What Is National Sorry Day About?

An important part of healing

National Sorry Day is an Australia-wide observance held on May 26 each year. This day gives people the chance to come together and share the steps towards healing for the Stolen Generations, their families and communities. Stolen generations refer to Indigenous Australians who were forcibly removed from their families and communities.

The first National Sorry Day was held on May 26, 1998, which was one year after the tabling of a report about the removal of Aboriginal and Torres Strait Islander children from their families. The report, known as Bringing Them Home, acknowledged that Indigenous children were forcibly separated from their families and communities since the early days of European occupation in Australia. Governments and missionaries were responsible for this forced separation.

Systematic removal practices were implemented through various assimilation and “protection” policies by the late 19th century. Many Indigenous children were forcibly taken away from their families in the name of assimilation during the 1950s and 1960s. These children are known as the “Stolen Generations”. They were brought up in institutions or fostered to non-Indigenous families. This removal was official government policy in Australia until 1969.

By the 1980s, by welfare and community groups spoke out that governments’ social welfare practices were discriminatory against Indigenous people. This forced a reappraisal of removal and placement practice during the 1980s. In 1980 the family tracing and reunion agency Link-Up (NSW) Aboriginal Corporation was established. Similar services now exist throughout Australia.

Australia’s Prime Minister Kevin Rudd tabled a motion in parliament on February 13, 2008, apologizing to Australia’s Indigenous people, particularly the Stolen Generations and their families and communities, for the laws and policies that inflicted profound grief, suffering and loss. The apology included a proposal for a policy commission to close the gap between Indigenous and non-Indigenous Australians in matters such as life expectancy, educational achievement, and economic opportunity. This event is seen by many as a step forward in reconciliation.

What Can You Do

A growing number of National Sorry Day activities and events take place throughout Australia on National Sorry Day. You can join in in many ways that are already organised or by organising your own event such as

  • Hold concerts and aboriginal performance and ceremony
  • Hold a barbecue, morning teas or lunch. Maybe try some kangaroo on the barbie.
  • Join a Reconciliation walk or street march.
  • Attend a Sorry Day flag raising events.
  • Attend or organise a speech from community leaders an Indigenous Australian elders or an aboriginal educator such as Koomurri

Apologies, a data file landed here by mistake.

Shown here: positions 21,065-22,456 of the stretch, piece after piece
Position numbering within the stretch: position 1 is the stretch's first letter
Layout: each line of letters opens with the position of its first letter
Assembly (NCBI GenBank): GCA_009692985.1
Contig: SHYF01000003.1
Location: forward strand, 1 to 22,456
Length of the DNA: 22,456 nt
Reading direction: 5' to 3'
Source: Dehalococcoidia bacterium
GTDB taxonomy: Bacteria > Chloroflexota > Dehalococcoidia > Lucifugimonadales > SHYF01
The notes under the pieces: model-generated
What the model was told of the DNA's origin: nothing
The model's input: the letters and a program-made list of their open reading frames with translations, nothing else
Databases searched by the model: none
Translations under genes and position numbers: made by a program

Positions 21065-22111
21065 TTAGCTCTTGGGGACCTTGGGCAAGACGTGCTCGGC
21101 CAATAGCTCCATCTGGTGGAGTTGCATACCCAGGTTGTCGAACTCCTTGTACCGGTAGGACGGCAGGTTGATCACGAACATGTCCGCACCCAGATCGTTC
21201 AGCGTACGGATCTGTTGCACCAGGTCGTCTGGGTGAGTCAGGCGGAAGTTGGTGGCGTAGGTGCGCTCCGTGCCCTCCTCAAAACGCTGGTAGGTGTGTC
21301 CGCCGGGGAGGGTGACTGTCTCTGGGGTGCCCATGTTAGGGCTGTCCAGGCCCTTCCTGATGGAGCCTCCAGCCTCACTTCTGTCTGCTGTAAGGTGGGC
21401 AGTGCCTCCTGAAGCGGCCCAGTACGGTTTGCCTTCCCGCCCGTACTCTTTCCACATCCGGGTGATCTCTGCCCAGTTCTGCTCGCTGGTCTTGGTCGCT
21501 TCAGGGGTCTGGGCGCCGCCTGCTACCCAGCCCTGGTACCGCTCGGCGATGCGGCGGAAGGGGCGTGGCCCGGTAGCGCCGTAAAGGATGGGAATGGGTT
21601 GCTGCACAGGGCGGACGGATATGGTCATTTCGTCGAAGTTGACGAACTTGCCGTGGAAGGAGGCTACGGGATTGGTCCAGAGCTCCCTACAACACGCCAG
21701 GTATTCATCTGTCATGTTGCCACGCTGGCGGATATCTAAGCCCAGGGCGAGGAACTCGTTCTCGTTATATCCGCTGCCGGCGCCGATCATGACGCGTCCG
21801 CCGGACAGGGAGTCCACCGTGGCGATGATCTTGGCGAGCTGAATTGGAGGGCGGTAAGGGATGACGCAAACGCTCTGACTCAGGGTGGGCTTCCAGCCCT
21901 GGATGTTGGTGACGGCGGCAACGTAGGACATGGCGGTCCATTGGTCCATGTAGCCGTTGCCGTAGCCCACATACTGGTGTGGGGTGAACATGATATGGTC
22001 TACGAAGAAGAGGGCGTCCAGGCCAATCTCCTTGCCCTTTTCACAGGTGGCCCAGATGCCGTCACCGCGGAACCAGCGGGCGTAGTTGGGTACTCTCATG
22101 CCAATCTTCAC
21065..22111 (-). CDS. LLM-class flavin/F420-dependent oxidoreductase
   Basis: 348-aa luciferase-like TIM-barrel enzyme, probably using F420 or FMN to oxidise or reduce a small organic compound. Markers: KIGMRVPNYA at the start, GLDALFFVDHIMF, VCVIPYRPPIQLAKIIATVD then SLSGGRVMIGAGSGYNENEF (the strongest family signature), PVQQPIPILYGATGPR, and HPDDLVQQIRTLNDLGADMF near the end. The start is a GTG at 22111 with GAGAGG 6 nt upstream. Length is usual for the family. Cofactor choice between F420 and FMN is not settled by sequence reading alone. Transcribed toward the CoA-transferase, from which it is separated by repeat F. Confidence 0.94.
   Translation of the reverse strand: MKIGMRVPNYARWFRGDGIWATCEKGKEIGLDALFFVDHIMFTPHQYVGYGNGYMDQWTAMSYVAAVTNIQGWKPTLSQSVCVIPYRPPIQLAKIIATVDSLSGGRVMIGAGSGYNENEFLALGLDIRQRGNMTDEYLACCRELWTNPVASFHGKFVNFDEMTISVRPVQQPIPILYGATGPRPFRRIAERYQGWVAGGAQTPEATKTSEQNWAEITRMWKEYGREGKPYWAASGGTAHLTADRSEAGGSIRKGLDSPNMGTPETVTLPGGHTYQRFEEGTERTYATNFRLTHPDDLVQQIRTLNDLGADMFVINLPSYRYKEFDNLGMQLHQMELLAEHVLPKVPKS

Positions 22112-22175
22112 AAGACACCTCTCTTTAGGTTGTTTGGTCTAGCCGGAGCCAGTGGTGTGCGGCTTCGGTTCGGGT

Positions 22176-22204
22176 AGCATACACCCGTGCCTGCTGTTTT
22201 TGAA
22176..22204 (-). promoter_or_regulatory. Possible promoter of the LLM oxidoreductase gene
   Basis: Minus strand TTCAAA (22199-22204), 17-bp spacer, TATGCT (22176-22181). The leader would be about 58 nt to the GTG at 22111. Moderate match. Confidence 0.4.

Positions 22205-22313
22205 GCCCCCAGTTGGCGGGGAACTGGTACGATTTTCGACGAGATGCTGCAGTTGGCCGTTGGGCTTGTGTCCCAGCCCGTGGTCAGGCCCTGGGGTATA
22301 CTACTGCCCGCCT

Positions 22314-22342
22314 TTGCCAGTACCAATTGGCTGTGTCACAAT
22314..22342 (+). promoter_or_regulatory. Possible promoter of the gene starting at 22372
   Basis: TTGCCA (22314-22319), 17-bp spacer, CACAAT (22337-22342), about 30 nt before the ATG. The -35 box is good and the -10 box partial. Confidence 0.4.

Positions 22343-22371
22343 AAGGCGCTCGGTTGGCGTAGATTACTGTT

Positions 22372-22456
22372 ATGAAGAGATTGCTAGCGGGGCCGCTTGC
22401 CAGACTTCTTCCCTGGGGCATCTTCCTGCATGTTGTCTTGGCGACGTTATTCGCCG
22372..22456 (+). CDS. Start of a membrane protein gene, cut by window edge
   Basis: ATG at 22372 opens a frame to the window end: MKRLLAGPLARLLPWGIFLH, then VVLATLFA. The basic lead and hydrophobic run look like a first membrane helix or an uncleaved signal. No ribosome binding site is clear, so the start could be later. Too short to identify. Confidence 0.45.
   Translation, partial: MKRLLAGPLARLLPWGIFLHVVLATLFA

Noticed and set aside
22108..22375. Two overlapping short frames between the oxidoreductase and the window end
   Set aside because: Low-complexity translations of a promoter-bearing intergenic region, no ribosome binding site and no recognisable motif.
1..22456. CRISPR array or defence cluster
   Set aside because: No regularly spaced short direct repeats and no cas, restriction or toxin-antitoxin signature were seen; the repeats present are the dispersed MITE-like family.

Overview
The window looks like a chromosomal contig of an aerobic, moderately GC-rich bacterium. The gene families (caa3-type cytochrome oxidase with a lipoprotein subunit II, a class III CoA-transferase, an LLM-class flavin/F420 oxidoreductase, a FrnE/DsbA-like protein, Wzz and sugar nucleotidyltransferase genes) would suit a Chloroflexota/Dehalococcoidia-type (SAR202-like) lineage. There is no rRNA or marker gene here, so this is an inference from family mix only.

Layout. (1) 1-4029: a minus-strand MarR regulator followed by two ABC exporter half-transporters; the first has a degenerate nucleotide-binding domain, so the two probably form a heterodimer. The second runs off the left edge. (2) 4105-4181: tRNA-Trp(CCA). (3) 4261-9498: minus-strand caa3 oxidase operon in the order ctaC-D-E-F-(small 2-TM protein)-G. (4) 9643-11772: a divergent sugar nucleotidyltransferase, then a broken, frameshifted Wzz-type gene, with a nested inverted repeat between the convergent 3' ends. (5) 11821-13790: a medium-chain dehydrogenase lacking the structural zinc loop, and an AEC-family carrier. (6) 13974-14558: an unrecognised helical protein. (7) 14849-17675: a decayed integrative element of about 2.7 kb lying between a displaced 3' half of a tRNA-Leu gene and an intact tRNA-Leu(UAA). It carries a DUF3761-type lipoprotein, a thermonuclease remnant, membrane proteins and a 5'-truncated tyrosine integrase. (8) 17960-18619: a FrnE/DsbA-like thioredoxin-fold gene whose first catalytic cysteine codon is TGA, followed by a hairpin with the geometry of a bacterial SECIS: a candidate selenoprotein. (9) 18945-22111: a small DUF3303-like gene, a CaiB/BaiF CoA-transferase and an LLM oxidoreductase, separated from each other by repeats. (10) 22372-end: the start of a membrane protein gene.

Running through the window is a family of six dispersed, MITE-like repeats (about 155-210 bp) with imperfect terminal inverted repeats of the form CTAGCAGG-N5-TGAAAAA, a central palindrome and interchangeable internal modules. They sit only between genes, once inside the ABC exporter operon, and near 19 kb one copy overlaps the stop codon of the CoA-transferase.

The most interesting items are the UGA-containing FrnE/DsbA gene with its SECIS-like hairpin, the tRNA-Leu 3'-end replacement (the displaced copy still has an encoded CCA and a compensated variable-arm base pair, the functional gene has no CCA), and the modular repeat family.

• Check out the media statements from politicians within federal, state and local governments and start a conversation.
  • Write messages and sign the various “sorry books” as a way of showing your commitment towards reconciliation. Contact your local areas Aboriginal Land Council to find out where these might be or ask if you could help start one.
  • Pledge your support towards fulfilling the recommendations from the ‘Bringing Them Home report’. Thousands of Australians have already shown their support by writing messages and signing “sorry books” since 1998.

Many school children take part in National Sorry Day activities, which include essay competitions, lighting candles for Indigenous Australians who were taken away from their families and communities, and inviting local Indigenous Australian elders to speak with students. Films that focus on the Stolen Generations may also be shown to students for discussion.

Your school, business or organisation can book a vast variety of aboriginal performance, welcome, smoking ceremony or art workshop though Koomurri.

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Keep up the momentum for change: the theme for National Reconciliation Week 2023 is Be a Voice for Generations.

The theme  encourages all Australians to be a voice for reconciliation in tangible ways in our everyday lives – where we livework and socialise.

For the work of generations past, and the benefit of generations future, act today for a more just, equitable and reconciled country for all.

National Reconciliation Week – 27 May to 3 June – is a time for all Australians to learn about our shared histories, cultures, and achievements, and to explore how each of us can contribute to achieving reconciliation in Australia.

Find out more about National Reconciliation Week  #NRW2023


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